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Art Installation ‘Kitchen with a View’ at Locust Projects Gives Visitors a Ride into a Miami of the Future | Interview with artist Carolina Fusilier

Written for Miami Art Zine 

Ride a time machine to the future. But it’s not a DeLorean. It’s a seat in a stripped-down junker full of sand that has been overtaken by seashells. Sounds enticing? Hardly. The car seems to be the victim of a natural disaster, not a genius invention. It is a scene too familiar for Miamians and basically, anyone whose head hasn’t been submerged under water: a Miami of the future that is a mere Atlantis.

In “Kitchen with a View,” from Argentinian-born, Mexico-city based artist Carolina Fusilier, viewers explore another dimension through film and sound: a Miami of the future seen through the lens of Carolina Fusilier’s dystopic eye.

Viewers enter the car and sit down as if at a desolate drive-in movie theater. A film projects a realm of luxury condominiums that are vacant of inhabitants. Rows and rows of wall-length glass windows tower into a cloudless blue sky, isolated pool areas adorned with chairs recline for ghosts. At the gym, machines are lined-up with no one waiting to use them. A recorded voice announces: it is 25 degrees inside and 150 outside, or some absurd temperature. It gives the impression that the environment is uninhabitable. Is this what Miami will look like in the future?

Elaborately decorated living room areas remain perfectly untouched by human hands. The haunting scenes show us how most of these luxurious spaces are for show, not for function. They are hardly being occupied and utilized. The artist explained how she filmed it, all using her iPhone: “Most of the scenes are being filmed after wondering around the areas of downtown, design district and Wynwood trying to access empty offices and lobbies without being noticed. One of the condominiums I accessed by (making) contact with a realtor.”

She visited brand new luxury residential buildings in the Midtown, Biscayne Bay, Downtown, Design District and Wynwood area, during the day. She captured what she perceived: utter high-end desolation. “I went during the day regularly throughout the filming and I couldn’t help but notice that the spaces were always empty,” expressed the artist.

It’s a common phenomenon to encounter in the city. As Miami grapples with homelessness and climate change, one can’t help but wonder what kind of future is being built for future generations.

Dystopia is a common theme in Miami art. Scientists have predicted that it is a “sinking city,” and artists worldwide are grappling with the subject in their works. Carolina is no different. After living in Mexico City for the last three years, she is aware of the water issue affecting many areas of the planet. “It’s a big presence in every city. Mexico, for instance, was a city surrounded by water and now the city has no water at all. It’s sort of a distorted landscape. The presence of the seascape is present in the imagery. It’s a collective memory. It’s like a dream the city has.”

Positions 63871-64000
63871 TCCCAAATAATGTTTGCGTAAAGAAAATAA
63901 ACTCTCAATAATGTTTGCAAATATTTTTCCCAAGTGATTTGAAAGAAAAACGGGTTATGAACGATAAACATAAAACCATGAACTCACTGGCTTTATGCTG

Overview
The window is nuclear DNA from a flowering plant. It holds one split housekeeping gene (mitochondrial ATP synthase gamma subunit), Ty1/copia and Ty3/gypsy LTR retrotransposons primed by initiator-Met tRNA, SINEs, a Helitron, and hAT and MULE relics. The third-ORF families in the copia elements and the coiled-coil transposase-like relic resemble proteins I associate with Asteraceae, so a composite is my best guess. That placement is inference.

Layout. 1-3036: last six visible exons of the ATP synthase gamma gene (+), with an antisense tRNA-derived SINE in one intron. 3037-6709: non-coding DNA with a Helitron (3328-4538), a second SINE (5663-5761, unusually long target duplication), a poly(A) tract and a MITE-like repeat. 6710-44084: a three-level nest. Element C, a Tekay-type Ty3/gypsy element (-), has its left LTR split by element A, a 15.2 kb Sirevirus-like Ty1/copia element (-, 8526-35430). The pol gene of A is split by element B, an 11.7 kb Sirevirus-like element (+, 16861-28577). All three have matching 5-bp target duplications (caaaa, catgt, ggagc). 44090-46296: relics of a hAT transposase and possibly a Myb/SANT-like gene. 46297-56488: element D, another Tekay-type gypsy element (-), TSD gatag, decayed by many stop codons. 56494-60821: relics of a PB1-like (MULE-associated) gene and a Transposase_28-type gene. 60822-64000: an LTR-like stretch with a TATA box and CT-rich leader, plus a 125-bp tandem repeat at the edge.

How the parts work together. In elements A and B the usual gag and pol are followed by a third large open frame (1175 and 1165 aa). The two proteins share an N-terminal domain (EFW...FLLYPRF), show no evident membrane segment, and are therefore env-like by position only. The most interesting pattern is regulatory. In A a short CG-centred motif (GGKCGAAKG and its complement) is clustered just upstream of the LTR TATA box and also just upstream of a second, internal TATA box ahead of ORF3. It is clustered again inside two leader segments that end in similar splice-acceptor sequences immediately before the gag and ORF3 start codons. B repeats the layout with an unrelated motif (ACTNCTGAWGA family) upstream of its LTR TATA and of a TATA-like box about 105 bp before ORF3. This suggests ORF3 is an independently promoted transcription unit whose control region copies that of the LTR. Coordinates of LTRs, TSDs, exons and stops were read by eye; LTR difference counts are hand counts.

Despite the expression of serious issues affecting Miami, the video installation is more of an aesthetic observation, not a political statement. Fusilier explained: “I don’t think this is a ‘pointing-finger’ kind of work, but more an observation about a real and concrete reality that I’ve found fascinating and unfortunate, and this is the real state effect that the city is suffering. The fiction I was looking for was there: I just wanted to highlight the uncanny feeling I felt when I entered this empty luxury spaces with no people. It’s using everything I’ve found around the context to reconfigure it in an altered and rarefied version of a dystopic reality.”

Fusilier was completing her “Kitchen With A View” while in residence with Locust Projects, so she got to spend some time in Miami. This is Fusilier’s first solo exhibition in Miami. The artist works with different mediums including painting, installation, video and sound, but said this is the first time she is doing something that is so reflective and with such a specific context like Miami.

About non-profit art organizations like Locust Projects, she said: “I find that the world related to commercial galleries or legitimated art institutions is sometimes a restrictive space to experiment with ideas. That’s why I find that there should be more spaces like Locust Projects because they provide the freedom to realize new work without the pressures of gallery sales or the limitations of conventional exhibition spaces.”

 

Locust Projects presents “Carolina Fusilier: Kitchen with a View” through June 8, 2019. Public hours to view the exhibit are 11 a.m. to 5 p.m. Locust  Projects is located at 3852 North Miami Ave., Miami. For info, www.locustprojects.org or call (305) 576-8570.

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